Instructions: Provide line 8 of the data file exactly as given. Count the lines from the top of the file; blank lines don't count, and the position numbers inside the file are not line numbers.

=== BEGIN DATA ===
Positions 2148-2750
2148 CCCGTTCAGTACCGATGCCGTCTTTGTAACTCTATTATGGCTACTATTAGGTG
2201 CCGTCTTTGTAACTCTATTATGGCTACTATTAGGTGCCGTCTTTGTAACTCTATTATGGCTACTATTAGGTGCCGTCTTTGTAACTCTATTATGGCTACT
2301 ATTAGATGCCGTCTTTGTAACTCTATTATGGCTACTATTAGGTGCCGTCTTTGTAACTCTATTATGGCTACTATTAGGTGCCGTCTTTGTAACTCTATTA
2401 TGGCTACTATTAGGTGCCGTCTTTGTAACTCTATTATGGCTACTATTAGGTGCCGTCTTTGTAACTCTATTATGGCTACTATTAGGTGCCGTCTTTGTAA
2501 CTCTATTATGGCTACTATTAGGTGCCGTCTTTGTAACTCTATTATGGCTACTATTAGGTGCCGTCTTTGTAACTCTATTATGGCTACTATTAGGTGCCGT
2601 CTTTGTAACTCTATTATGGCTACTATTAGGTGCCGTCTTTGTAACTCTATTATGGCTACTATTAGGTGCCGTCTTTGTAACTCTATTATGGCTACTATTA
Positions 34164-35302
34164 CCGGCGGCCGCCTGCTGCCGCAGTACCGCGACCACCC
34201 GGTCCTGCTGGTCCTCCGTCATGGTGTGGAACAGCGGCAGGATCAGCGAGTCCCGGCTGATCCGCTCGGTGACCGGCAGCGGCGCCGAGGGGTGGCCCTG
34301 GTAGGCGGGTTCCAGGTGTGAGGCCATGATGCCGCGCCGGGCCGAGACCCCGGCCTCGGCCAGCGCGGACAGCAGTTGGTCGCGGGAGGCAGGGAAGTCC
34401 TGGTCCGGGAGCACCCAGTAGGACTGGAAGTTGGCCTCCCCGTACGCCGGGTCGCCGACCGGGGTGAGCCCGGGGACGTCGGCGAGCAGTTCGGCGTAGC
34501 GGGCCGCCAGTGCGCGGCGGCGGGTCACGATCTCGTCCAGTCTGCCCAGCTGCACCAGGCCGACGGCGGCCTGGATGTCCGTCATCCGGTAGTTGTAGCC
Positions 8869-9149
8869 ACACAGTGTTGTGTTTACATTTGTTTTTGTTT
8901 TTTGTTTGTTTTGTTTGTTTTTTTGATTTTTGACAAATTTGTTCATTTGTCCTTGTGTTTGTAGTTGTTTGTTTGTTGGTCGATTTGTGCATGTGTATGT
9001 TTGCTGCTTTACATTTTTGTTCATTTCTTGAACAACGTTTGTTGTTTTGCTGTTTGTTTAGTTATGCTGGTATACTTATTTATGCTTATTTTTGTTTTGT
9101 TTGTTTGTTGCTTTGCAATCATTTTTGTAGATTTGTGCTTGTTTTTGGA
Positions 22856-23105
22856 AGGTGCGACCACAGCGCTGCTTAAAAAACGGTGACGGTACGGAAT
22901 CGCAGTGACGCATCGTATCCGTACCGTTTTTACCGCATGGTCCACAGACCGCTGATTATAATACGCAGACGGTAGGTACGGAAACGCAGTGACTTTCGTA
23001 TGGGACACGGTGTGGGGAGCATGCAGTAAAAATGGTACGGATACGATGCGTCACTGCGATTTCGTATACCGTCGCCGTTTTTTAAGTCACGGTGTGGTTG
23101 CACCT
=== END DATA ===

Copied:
Positions 34164-35302